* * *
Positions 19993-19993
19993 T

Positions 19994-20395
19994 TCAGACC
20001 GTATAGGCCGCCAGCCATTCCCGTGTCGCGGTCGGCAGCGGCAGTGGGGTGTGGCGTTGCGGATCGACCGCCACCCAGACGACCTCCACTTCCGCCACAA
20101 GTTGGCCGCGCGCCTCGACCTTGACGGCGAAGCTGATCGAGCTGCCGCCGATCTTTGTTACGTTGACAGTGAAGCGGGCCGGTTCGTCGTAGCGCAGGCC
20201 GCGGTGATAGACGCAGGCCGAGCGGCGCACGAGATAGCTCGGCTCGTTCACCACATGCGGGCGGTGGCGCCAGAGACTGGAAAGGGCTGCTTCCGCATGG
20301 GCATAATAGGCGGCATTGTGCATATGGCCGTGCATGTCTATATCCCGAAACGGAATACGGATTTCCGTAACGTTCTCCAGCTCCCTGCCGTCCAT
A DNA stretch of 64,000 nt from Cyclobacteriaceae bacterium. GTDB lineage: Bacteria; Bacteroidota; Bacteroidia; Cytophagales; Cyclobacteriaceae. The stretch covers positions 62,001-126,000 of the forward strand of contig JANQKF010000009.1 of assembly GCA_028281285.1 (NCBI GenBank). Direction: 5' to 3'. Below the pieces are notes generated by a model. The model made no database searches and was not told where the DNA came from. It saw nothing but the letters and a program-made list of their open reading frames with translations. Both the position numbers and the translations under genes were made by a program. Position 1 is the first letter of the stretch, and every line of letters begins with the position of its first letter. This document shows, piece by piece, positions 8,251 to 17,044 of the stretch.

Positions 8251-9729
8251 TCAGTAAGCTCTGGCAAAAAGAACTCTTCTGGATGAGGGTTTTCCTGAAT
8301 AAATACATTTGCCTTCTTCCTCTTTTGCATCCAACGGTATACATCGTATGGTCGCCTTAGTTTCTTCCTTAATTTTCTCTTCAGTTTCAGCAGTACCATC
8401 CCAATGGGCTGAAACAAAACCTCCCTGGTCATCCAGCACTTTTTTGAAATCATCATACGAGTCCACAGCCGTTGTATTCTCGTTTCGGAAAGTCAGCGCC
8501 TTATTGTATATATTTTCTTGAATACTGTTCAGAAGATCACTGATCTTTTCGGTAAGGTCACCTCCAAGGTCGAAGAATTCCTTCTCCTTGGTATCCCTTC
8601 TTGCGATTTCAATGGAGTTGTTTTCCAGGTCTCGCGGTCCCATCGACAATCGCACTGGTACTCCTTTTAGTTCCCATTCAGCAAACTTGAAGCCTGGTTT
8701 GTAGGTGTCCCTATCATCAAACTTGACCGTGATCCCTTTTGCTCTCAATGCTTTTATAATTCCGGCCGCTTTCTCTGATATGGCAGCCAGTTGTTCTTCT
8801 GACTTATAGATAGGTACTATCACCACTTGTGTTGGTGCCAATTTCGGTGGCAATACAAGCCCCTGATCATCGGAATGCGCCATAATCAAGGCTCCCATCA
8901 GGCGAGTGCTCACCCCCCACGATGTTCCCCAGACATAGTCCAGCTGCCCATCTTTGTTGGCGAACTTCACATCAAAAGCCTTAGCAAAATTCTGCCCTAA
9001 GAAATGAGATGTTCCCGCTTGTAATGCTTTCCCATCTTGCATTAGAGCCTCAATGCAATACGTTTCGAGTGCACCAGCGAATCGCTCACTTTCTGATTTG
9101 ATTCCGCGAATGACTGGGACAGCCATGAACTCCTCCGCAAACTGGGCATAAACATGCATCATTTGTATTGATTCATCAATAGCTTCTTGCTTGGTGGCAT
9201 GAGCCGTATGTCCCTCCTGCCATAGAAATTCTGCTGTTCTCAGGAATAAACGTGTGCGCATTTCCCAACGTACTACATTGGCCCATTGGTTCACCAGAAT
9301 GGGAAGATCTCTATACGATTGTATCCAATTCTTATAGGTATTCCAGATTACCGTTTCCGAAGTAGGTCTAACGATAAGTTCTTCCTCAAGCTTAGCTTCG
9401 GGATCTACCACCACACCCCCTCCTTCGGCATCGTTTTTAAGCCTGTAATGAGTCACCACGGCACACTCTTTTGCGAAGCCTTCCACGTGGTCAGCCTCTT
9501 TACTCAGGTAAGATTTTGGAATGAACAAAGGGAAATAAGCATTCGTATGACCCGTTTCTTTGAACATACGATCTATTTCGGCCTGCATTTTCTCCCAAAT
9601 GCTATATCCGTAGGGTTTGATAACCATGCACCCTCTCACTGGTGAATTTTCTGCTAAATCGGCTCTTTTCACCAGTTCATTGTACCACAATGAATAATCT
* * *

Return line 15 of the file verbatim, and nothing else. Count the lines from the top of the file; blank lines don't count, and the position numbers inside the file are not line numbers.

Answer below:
8601 TTGCGATTTCAATGGAGTTGTTTTCCAGGTCTCGCGGTCCCATCGACAATCGCACTGGTACTCCTTTTAGTTCCCATTCAGCAAACTTGAAGCCTGGTTT